Board members come under fire from shareholders all the time over their fiscal responsibilities but now there's a new battle brewing in the boardroom: Social issues like gay rights.
When activist investor Carl Icahn recently took on Chesapeake Energy over allegations of misuse of company funds by CEO and Chairman Aubrey McClendon, the company acted quickly, announcing McClendon would be stripped of his chairman title and agreeing to replace four board members.
How the board manages a company’s money is of direct interest to shareholders. But how important is it for a board member to agree with a company’s policies on social issues if they are going to sit on the board? Will a contradiction have broader implications for clients, customers, and shareholders of both organizations?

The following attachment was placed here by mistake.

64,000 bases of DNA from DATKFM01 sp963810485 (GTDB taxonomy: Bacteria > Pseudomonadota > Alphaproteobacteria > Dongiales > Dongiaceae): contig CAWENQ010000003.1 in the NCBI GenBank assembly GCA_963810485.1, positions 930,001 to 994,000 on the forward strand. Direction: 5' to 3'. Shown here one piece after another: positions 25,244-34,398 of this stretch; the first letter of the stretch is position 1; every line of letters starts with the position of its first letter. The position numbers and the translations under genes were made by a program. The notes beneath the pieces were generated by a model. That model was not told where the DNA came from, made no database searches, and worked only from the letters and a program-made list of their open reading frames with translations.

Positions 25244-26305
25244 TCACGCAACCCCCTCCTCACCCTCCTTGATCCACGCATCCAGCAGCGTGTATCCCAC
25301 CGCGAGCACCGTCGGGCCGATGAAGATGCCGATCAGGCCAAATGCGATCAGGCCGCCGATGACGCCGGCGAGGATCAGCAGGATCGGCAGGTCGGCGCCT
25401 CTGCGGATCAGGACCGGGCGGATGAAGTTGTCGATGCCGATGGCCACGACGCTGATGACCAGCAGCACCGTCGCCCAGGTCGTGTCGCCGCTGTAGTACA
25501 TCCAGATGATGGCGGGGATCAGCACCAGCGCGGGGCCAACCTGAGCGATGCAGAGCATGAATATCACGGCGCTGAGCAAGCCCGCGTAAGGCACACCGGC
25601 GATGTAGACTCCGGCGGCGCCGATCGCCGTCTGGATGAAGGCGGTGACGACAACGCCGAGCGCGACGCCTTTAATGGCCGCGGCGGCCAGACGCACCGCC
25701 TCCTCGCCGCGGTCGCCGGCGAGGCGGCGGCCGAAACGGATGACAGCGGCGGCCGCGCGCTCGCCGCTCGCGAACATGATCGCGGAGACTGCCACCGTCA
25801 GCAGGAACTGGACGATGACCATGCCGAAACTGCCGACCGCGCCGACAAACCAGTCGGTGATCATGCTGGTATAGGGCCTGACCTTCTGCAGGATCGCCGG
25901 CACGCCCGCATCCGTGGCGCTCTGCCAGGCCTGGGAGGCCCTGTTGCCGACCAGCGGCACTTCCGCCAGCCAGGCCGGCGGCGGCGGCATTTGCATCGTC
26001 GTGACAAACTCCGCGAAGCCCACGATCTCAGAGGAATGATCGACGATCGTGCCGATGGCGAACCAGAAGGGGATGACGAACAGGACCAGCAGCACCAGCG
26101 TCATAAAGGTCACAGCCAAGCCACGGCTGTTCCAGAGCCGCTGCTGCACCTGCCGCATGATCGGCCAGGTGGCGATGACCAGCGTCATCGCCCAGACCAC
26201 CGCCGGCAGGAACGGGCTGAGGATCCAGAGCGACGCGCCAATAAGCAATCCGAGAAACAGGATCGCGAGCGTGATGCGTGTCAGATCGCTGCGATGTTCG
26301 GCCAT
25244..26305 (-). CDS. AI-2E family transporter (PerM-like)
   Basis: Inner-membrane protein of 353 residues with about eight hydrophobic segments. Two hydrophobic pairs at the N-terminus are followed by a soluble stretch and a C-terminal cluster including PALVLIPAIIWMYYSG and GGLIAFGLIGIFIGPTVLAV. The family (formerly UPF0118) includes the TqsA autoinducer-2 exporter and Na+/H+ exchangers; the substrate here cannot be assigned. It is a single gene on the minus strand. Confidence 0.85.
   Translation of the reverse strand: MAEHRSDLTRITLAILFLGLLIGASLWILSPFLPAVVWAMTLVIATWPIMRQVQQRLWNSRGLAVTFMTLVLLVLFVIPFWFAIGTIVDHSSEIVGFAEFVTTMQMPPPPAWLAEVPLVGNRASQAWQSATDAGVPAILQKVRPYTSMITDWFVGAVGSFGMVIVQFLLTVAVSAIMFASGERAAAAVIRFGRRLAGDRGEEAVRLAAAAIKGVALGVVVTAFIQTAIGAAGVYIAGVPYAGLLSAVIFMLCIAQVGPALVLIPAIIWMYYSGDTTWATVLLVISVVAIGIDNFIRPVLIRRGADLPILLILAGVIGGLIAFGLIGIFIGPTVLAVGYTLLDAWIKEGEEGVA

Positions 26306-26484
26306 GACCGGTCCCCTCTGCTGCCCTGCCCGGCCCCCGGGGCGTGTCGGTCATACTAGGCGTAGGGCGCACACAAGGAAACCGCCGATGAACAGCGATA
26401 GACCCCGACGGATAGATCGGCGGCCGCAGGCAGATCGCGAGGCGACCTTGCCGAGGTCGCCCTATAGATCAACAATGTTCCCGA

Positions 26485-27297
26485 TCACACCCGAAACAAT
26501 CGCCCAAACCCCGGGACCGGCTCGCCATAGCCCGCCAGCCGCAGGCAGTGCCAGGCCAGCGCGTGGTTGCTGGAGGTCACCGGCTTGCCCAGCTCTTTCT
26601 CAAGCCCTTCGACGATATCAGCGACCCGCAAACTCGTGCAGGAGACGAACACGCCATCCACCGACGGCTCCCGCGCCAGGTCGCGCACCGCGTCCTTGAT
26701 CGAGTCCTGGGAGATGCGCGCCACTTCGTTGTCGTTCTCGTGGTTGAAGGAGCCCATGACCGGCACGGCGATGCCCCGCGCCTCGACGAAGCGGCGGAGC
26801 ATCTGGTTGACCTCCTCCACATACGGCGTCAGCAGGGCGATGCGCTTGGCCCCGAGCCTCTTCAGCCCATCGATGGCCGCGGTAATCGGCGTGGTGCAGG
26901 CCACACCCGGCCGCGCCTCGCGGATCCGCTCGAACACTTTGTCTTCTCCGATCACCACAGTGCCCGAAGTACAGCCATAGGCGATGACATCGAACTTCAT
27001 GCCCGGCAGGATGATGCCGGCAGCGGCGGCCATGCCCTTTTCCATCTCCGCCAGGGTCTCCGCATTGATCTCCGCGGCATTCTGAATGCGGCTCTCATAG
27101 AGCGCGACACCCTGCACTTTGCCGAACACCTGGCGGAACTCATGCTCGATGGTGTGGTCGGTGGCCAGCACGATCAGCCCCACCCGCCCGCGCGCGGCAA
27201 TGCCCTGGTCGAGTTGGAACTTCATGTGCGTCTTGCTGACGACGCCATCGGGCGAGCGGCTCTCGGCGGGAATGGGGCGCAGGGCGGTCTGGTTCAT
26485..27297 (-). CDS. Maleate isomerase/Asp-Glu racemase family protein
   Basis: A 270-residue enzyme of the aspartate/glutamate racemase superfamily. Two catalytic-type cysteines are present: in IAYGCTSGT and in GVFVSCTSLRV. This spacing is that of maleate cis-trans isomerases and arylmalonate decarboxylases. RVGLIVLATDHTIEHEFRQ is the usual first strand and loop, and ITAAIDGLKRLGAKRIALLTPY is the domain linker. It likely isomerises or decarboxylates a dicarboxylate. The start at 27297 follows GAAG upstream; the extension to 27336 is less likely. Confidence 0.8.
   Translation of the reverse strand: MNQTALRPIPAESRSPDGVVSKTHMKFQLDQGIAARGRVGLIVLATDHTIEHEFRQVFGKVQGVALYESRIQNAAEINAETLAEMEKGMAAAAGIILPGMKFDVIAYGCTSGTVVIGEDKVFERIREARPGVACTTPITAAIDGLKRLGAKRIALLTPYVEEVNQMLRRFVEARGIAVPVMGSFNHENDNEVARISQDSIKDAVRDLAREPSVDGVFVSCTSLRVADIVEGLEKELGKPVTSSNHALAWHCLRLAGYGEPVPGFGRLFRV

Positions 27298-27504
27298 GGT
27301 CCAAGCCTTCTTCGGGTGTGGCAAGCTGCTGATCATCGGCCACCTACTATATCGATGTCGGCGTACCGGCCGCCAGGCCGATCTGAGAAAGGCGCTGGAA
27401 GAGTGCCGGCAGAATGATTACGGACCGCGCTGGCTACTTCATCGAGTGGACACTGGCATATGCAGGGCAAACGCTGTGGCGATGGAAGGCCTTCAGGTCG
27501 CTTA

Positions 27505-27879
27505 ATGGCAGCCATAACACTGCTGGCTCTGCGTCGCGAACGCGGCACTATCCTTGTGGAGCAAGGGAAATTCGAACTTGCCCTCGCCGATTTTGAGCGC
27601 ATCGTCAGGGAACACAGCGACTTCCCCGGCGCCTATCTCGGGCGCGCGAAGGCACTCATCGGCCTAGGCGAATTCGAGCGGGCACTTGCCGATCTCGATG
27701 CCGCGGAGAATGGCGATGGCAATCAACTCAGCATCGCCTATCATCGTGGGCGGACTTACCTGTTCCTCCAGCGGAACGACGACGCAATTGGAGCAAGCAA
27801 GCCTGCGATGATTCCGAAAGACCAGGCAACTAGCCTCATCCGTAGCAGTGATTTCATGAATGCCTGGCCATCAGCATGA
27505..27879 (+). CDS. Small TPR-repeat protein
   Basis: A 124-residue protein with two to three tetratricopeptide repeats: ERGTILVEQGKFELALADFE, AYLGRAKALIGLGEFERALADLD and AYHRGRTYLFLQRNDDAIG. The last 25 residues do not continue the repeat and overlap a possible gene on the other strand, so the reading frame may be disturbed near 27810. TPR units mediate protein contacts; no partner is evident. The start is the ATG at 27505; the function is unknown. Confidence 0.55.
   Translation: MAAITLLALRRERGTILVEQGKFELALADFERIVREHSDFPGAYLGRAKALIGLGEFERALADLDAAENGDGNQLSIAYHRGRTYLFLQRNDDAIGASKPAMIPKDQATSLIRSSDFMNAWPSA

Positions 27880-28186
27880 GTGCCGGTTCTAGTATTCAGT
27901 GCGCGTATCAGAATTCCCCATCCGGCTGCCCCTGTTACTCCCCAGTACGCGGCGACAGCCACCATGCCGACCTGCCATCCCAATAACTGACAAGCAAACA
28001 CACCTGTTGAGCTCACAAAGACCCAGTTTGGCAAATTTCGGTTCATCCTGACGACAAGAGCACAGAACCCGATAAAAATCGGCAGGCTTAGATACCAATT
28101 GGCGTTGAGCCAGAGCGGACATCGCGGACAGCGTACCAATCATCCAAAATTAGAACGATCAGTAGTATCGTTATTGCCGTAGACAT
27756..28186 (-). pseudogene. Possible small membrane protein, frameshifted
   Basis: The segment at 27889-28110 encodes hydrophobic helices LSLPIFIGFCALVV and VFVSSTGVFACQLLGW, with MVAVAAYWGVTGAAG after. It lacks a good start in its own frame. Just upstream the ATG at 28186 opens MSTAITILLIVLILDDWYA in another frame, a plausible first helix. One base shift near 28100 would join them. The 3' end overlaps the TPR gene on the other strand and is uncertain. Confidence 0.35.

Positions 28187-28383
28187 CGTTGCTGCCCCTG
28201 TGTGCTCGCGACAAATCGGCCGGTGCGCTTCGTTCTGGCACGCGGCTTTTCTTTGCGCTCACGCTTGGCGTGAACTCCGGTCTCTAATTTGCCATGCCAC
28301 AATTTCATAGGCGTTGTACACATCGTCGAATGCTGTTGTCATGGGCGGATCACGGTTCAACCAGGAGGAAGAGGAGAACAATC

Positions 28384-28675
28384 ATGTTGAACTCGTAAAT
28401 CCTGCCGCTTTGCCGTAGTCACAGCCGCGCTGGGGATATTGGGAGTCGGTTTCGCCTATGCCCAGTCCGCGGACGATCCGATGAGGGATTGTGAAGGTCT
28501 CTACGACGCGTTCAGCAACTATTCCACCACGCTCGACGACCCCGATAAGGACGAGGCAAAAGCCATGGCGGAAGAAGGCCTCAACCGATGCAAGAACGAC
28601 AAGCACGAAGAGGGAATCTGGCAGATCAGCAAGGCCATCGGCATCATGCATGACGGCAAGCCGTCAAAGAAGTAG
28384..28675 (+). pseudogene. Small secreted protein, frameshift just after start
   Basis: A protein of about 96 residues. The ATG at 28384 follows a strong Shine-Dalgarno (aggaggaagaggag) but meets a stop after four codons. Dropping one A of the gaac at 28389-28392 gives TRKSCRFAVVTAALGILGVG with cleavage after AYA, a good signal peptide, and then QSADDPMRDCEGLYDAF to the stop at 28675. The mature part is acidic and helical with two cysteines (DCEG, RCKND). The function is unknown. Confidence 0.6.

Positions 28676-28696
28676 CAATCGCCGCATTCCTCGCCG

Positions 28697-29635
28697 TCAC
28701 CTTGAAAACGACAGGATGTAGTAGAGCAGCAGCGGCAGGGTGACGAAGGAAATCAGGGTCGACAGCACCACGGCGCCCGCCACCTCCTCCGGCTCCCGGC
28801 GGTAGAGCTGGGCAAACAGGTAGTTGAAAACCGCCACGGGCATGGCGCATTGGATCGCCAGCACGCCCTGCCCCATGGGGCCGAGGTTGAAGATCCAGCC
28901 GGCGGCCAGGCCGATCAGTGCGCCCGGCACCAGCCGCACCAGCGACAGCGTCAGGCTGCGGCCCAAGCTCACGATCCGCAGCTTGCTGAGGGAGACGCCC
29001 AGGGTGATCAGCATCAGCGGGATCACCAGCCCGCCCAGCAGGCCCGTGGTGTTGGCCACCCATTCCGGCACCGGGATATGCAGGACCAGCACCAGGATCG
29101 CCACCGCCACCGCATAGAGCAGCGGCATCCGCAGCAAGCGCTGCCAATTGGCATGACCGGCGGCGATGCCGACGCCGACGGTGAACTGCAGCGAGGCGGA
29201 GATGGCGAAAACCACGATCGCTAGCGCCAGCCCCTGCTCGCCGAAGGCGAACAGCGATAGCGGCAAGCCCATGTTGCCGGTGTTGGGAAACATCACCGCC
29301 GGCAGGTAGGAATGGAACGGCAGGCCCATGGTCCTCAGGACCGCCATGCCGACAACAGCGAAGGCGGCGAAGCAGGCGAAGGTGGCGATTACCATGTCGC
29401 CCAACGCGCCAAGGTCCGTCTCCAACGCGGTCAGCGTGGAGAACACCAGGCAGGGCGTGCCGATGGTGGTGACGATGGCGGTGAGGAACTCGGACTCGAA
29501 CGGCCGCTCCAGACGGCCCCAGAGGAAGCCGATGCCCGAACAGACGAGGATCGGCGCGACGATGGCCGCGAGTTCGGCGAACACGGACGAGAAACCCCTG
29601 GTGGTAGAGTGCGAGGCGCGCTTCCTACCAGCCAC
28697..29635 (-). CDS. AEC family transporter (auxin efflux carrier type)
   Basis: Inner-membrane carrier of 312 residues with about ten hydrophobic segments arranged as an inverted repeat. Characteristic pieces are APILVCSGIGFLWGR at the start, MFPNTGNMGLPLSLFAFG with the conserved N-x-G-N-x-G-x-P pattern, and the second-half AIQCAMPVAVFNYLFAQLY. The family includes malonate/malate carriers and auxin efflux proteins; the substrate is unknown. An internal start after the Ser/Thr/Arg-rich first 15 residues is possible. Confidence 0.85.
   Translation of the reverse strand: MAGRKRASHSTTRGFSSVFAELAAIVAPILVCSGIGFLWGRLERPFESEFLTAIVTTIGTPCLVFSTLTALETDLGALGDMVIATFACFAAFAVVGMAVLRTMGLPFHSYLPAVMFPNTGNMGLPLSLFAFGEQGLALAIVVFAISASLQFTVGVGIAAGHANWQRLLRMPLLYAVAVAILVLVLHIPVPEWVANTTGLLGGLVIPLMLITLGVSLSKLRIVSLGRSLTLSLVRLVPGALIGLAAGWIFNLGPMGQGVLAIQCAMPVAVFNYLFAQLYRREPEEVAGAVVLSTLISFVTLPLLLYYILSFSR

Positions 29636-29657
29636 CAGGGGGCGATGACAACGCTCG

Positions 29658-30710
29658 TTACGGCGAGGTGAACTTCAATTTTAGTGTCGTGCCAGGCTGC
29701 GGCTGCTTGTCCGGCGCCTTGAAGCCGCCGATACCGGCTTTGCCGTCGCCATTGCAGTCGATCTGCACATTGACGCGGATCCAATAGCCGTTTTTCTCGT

The CEOs of telecom giant AT&T and accounting firm Ernst & Young find themselves in a unique position: Both CEOs and their companies have a strong record on supporting lesbian, gay, bisexual, and transgender (LGBT) rights. Both companies have recently issued statements in support of gay rights. But both CEOs sit on the board of the Boy Scouts of America, which has a policy that doesn’t allow individuals who are openly gay to be members or serve as Scout leaders.Page 1 of 9 | Next Page